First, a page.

By Stephanie Sims
It’s hard not to watch the news without hearing about the housing industry, and lately, the buzz is all about mortgage rates and 4 percent loans. Thirty-year fixed rate mortgage rates fell to 3.94 percent recently, and buyers are all but asking their agents, “How can we get that rate?”
Brian Dempsey, a vice president of retail mortgage sales at Bank of America, says that buyers who qualify for that loan need to be A+ buyers, essentially; they need a credit score above 740, a loan to value of a minimum of 25 percent, and to qualify for income perspective, debt to income ratio.
“The market could have rates a quarter of a percent higher for buyers who don’t meet these qualifications,” Dempsey said. But, he adds, that doesn’t mean all hope for a low interest rate is necessarily lost. A prospective buyer with a 680 credit score could have a rate a quarter to a half percent higher, but during this time of “historic” low rates, “this could be the best rate the client has ever seen,” he said. “It’s just not the cream of the crop rate.”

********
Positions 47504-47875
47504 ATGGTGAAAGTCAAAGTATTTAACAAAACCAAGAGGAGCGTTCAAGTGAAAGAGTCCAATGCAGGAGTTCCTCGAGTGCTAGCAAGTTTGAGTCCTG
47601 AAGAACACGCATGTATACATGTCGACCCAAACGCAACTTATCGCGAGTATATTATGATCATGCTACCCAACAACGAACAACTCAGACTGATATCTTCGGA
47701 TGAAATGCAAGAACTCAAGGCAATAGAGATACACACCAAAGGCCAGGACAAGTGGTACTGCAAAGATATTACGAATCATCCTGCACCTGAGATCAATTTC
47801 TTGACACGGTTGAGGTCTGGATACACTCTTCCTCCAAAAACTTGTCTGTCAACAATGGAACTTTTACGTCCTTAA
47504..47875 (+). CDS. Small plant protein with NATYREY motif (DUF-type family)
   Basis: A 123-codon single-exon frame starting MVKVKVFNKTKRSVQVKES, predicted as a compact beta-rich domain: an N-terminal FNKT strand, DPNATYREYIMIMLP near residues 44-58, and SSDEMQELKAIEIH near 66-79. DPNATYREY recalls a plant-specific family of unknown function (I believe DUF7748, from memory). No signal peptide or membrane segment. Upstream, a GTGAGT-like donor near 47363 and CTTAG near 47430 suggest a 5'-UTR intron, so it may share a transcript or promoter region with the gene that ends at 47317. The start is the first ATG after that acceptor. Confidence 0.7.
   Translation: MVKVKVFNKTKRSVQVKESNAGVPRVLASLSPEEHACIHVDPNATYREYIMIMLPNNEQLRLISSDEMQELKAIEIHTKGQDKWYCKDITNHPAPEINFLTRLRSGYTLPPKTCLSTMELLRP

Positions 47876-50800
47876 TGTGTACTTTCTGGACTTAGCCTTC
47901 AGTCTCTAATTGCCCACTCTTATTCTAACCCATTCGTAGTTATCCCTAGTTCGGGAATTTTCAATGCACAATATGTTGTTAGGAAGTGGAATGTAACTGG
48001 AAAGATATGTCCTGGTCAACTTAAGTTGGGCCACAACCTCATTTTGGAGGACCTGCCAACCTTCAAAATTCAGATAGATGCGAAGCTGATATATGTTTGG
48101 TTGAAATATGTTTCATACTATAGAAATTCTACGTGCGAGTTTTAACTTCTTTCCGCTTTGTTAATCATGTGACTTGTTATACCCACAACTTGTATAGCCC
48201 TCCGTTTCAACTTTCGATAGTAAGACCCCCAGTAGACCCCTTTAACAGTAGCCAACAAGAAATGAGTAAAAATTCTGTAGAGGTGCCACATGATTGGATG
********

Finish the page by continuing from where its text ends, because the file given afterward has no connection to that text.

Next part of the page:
Dempsey added he’s not yet seeing customers paying points for lower rates, and he’s not advising customers to do that, either, because it’s possible rates could go lower. This depends on market forces, but lately in the market, anything can happen in the next three to 12 months.
The bottom line with the 4 percent, or any low rate loan, warns Dempsey, is that if it looks too good to be true, it might be. “Watch out for the bait and switch,” he said. “More restrictive legal terms should be in those ads that aren’t. Do research and look into if there are any fees associated with the mortgage. If the interest rate seems too good to be true, make sure you check it out.”